Volume 8, Number 4—April 2002
European Bat Lyssavirus Infection in Spanish Bat Populations
From 1992 to 2000, 976 sera, 27 blood pellets, and 91 brains were obtained from 14 bat species in 37 localities in Spain. Specific anti-European bat lyssavirus 1 (EBL1)-neutralizing antibodies have been detected in Myotis myotis, Miniopterus schreibersii, Tadarida teniotis, and Rhinolophus ferrumequinum in the region of Aragon and the Balearic Islands. Positive results were also obtained by nested reverse transcription-polymerase chain reaction on brain, blood pellet, lung, heart, tongue, and esophagus-larynx-pharynx of M. myotis, Myotis nattereri, R. ferrumequinum, and M. schreibersii. Determination of nucleotide sequence confirmed the presence of EBL1 RNA in the different tissues. In one colony, the prevalence of seropositive bats over time corresponded to an asymmetrical curve, with a sudden initial increase peaking at 60% of the bats, followed by a gradual decline. Banded seropositive bats were recovered during several years, indicating that EBL1 infection in these bats was nonlethal. At least one of this species (M. schreibersii) is migratory and thus could be partially responsible for the dissemination of EBL1 on both shores of the Mediterranean Sea.
Rabies is a worldwide zoonosis due to Lyssavirus infection; multiple host species act as reservoirs. This disease infects the central nervous system of humans and other mammals. Bats are no exception, as proved by the 630 positive cases detected in Europe from 1977 to 2000 (1,2). Recent molecular studies have shown genetic differentiation in lyssaviruses that cause rabies among European bats, leading to a classification into two new genotypes, 5 and 6, which correspond to European bat lyssavirus 1 (EBL1) and EBL2, respectively (3,4). As a result of a recent molecular study, two new lineages within genotype 5 have been identified—EBL1a and EBL1b; the latter is potentially of African origin, which suggests south-to-north transmission (5). However, despite molecular advances and many European cases verified to date, knowledge of the prevalence and epidemiology of EBL is limited. Of the 30 insectivorous bat species present in Europe, approximately 95% of cases occur in the species Eptesicus serotinus (2). This species, which is nonmigratory, cannot be linked to all the different foci of positive cases in Europe (6). In Spain, the first case of bat lyssaviruses was recorded in 1987 in Valencia. Sixteen more cases were reported in E. serotinus (7). The distribution of positive cases in Spain is indicated in Figure 1.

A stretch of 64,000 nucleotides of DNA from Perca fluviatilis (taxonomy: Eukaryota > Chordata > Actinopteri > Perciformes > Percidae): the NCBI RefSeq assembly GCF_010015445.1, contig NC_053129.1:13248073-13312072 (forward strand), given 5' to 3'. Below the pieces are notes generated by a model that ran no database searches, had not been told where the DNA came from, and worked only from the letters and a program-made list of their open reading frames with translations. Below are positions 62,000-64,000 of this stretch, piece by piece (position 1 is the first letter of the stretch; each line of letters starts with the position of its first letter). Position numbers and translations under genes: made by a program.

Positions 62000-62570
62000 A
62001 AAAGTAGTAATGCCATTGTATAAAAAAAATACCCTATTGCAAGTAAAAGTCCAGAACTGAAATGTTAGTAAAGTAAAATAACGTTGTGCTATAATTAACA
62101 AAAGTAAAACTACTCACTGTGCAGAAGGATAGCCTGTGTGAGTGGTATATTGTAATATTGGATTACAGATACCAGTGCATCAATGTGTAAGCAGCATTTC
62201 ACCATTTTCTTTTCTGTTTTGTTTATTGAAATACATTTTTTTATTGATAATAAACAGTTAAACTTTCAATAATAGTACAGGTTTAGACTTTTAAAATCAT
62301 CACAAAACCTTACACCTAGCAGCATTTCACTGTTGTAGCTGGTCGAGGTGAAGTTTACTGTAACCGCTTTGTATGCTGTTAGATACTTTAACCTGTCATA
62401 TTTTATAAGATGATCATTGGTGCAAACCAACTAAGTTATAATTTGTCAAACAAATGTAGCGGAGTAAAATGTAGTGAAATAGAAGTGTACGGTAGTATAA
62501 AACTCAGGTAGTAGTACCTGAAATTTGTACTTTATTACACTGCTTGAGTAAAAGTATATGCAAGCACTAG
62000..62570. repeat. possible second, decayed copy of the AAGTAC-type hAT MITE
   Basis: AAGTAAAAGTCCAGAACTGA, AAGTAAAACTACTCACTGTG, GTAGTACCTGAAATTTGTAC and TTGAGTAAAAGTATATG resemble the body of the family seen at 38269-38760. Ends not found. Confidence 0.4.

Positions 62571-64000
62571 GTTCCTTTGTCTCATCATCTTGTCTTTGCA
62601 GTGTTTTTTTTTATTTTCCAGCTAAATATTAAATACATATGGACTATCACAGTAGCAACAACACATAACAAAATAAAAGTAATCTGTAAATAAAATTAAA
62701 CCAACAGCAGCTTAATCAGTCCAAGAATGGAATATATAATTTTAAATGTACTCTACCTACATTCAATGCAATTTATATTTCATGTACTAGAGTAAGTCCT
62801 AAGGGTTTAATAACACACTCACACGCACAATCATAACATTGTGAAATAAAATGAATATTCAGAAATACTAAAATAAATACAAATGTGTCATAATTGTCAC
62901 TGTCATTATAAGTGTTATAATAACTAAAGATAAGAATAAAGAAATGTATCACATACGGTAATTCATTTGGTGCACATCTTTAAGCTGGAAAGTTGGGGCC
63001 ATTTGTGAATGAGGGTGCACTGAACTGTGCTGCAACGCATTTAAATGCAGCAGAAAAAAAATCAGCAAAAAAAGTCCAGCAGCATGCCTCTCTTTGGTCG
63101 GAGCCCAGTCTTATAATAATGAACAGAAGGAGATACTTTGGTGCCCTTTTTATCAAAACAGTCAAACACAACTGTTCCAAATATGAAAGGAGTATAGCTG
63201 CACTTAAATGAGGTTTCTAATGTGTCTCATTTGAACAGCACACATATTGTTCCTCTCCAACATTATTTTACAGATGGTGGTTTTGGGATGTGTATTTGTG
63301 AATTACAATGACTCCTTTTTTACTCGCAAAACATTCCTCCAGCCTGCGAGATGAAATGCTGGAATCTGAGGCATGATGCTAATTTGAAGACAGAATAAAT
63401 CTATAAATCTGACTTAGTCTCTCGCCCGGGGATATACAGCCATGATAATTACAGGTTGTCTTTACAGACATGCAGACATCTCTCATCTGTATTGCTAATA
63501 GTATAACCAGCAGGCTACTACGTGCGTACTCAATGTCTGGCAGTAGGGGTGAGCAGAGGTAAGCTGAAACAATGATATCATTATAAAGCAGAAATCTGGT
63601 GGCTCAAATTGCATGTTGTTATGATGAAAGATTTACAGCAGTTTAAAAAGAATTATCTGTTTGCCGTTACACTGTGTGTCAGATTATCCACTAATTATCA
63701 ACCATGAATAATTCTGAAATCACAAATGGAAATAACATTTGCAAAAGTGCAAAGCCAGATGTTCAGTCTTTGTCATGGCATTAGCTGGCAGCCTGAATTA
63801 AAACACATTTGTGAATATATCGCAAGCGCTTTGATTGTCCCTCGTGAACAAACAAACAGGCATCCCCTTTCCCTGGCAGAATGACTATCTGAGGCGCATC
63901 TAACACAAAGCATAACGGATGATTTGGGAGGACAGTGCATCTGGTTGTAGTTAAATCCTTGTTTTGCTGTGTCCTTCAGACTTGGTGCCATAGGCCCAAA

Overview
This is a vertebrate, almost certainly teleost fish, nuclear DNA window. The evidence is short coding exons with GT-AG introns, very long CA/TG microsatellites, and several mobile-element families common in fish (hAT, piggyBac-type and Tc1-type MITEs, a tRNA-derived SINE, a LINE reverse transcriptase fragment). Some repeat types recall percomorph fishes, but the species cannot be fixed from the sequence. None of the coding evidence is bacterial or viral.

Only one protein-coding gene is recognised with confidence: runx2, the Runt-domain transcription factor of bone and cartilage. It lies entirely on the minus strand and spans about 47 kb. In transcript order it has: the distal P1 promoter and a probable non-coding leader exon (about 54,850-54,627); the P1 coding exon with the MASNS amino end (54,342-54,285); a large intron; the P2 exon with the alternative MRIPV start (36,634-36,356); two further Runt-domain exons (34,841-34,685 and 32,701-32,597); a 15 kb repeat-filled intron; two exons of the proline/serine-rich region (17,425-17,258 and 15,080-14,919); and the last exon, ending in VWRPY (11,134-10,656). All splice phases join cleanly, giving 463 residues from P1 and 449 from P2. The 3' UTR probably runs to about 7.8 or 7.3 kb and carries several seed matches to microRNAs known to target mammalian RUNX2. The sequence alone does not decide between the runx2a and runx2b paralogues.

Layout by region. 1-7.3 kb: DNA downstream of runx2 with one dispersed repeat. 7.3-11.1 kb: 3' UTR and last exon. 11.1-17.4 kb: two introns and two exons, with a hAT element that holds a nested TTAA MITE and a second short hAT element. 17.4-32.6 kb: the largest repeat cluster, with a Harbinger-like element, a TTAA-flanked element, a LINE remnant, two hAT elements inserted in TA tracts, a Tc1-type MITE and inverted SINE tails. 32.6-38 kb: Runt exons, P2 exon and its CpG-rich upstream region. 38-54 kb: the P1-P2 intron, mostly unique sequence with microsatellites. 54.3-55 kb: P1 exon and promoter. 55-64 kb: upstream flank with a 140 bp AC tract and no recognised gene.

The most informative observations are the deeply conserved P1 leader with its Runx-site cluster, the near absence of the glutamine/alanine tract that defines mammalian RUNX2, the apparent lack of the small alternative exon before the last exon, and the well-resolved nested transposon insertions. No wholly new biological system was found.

Recently, clinically silent rabies infection has been reported in zoo bats (Rousettus aegyptiacus) in Denmark and the Netherlands (8). This observation, together with the results of an experimental challenge, suggests that this frugivorous bat species of African origin can survive EBL1 infection or inoculation (9). Silent infection has also been described in the American bat (Tadarida brasiliensis mexicana) (10,11) and suggests an alternative viral strategy for Lyssavirus infection of European insectivorous bats compared with the terminal infection commonly associated with rabies infection.
To investigate these observations, a 9-year study was undertaken in Spain to locate and determine the colonies and species of bats carrying EBL or Lyssavirus antibodies, monitor the prevalence of seropositive bats, and characterize circulating lyssaviruses.
Material and Methods
Selection of Bat Colonies and Banding
The study area consisted mainly of the Spanish Autonomous Regions of Aragon, Balearic Islands, Catalonia, and Valencia (Figure 1) (12–15). The region of Ceuta (North Africa, near the Straits of Gibraltar) was also studied because of its proximity to Europe. Bat colonies were selected according to the following criteria: colony behavior (anthropophilic, migratory, gregarious) and proximity of the colonies to urban areas. The Valencia bat colony was widely sampled because the first case of bat Lyssavirus in Spain was reported there (7). Colonies exhibiting positive sera were more intensively explored during the years after the first detection. From 1996 to 2000, bats from the locations Nos. 4, 5, and 7 were banded in the forearm to facilitate monitoring of their movements between colonies (16).
To draw blood, we set the bat face upward with a stretched wing. The patagium was wiped clean and locally disinfected with a sanitary towel soaked in 96% alcohol to prevent infections. Immediately afterwards, a small puncture was made next to the radius proximal epiphysis. Blood was collected in an Eppendorf vial by using a Pasteur pipette. The amount of blood sampled varied from 0.2 mL to 0.5 mL, according to the size of the animal. A sterilized absorbent hemostatic sponge impregnated with gelatin was administered to prevent bleeding and facilitate healing. Pressure was applied to the wound with a sanitary towel for 30 seconds. The bats were given 10% glucose water to drink to prevent dehydration and provide rapidly assimilated compounds for energy. Once bleeding ceased, the bat was released. Vials containing blood were stored at 4ºC for a few hours. Samples were centrifuged for 20 minutes at 5,000 rpm, and the serum was extracted with a pipette. Serum samples and blood pellets were stored at –20°C.